How much was this the fault of the United States? What would Libya look like if the world’s only superpower had made better choices? All criticism of U.S. actions rests on the assumption that the outcome was not inevitable, that different decisions in Washington would have produced different outcomes in Tripoli. The United States could have exerted more control over the situation, in other words, if it had only tried.

This may be true, but it also may be the case that critics are falling victim to one of the most pernicious and common forms of misperception. Some four decades ago, Harvard psychologist Ellen Langer noted that people typically overestimate their ability to effect outcomes, which she described as the “illusion of control.” Her subjects – and thousands more in follow-up studies since – consistently believe that they could exert control over even the most obviously random outcomes. The implications for international politics are clear, and dangerous: Leaders regularly fall under the impression that their influence over events is greater than it is, and act accordingly.  They are often surprised and disappointed with the results.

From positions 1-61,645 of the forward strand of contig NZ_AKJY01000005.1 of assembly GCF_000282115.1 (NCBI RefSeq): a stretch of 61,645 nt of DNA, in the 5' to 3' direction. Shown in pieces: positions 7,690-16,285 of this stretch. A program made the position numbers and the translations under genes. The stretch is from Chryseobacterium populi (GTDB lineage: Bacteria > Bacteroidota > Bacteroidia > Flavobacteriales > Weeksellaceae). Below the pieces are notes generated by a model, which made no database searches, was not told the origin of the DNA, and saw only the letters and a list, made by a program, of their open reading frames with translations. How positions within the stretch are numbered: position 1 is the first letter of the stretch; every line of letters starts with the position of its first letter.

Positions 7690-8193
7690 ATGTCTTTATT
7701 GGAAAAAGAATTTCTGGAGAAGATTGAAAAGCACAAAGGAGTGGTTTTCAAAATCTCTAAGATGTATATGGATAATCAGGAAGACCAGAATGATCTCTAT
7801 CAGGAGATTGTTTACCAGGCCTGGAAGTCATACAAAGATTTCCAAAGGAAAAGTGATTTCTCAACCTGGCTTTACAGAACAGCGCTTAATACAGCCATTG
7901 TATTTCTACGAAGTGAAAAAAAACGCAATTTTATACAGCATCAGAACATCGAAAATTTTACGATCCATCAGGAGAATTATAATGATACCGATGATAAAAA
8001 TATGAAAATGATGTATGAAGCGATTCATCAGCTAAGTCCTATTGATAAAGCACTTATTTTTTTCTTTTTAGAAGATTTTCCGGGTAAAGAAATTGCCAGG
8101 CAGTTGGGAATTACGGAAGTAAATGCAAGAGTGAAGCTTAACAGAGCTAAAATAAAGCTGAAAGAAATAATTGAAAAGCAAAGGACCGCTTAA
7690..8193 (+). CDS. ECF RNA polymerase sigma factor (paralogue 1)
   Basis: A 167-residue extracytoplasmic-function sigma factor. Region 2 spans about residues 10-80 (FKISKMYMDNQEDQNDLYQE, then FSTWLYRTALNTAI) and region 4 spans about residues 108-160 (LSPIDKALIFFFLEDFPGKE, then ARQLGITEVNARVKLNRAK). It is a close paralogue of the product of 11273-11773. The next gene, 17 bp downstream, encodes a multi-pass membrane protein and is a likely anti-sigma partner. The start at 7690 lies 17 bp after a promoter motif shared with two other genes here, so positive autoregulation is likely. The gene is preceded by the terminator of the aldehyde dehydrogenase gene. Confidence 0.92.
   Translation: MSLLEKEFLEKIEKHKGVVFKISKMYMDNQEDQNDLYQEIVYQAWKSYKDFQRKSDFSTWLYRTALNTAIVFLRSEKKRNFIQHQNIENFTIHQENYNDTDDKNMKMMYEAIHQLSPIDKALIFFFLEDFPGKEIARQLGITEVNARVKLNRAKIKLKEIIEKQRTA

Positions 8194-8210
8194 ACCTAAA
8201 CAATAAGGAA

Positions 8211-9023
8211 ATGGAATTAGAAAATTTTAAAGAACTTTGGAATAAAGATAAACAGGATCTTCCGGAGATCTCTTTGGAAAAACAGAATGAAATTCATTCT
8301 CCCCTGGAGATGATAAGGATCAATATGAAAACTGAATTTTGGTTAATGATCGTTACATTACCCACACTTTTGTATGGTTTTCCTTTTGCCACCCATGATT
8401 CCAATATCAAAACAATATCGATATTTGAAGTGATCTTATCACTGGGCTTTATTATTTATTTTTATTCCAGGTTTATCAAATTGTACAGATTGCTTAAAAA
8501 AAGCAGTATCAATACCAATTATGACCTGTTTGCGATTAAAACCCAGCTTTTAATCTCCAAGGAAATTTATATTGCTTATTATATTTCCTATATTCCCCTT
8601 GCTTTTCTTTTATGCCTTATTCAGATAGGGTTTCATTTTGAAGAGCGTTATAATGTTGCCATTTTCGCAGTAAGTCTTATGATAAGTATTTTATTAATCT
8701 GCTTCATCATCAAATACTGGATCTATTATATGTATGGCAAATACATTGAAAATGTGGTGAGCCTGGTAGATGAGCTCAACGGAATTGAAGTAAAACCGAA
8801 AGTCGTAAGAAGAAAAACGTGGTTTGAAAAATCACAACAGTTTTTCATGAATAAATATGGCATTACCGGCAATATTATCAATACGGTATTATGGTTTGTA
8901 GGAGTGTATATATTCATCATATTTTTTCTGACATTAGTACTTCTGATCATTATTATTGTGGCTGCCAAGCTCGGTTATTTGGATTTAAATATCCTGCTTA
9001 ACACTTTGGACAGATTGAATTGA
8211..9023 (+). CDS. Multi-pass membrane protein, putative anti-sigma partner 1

Americans may well be particularly susceptible to misperceptions of control, which tend to be directly correlated with power. People with higher socioeconomic status and those who are members of dominant groups are more likely to overestimate their ability to control events.  Powerful people – and countries – tend to be far more confident than others. Leaders of superpowers may well have distorted perceptions regarding their ability to affect the course of events. U.S. observers had a greater structural predisposition than others, for example, to believe that they would have been able to control outcomes the Persian Gulf following an injection “creative instability” in 2003.

In a real sense, there is little need to wonder what would have happened had the United States chosen different paths. We have clear, recent examples of intervention and nonintervention in Arab states. Whether outsiders chose to sit on the sidelines during a conflict or start it, refuse to help the recovery or engage in a massive, concentrated attempt at post-conflict nation building, the outcomes have been the same. NATO intervened in Libya but did not engage in nation-building, and the country descended into civil war; it declined to involve itself when fighting broke out in Syria and Yemen, and both countries tumbled into civil war; and the United States both toppled a dictator and tried to rebuild Iraq, and civil war followed. To think that the United States can control the various actors of the Middle East is one of the most persistent, pathological illusions of U.S. foreign policy, one that will continue to inspire poor decisions until it is understood.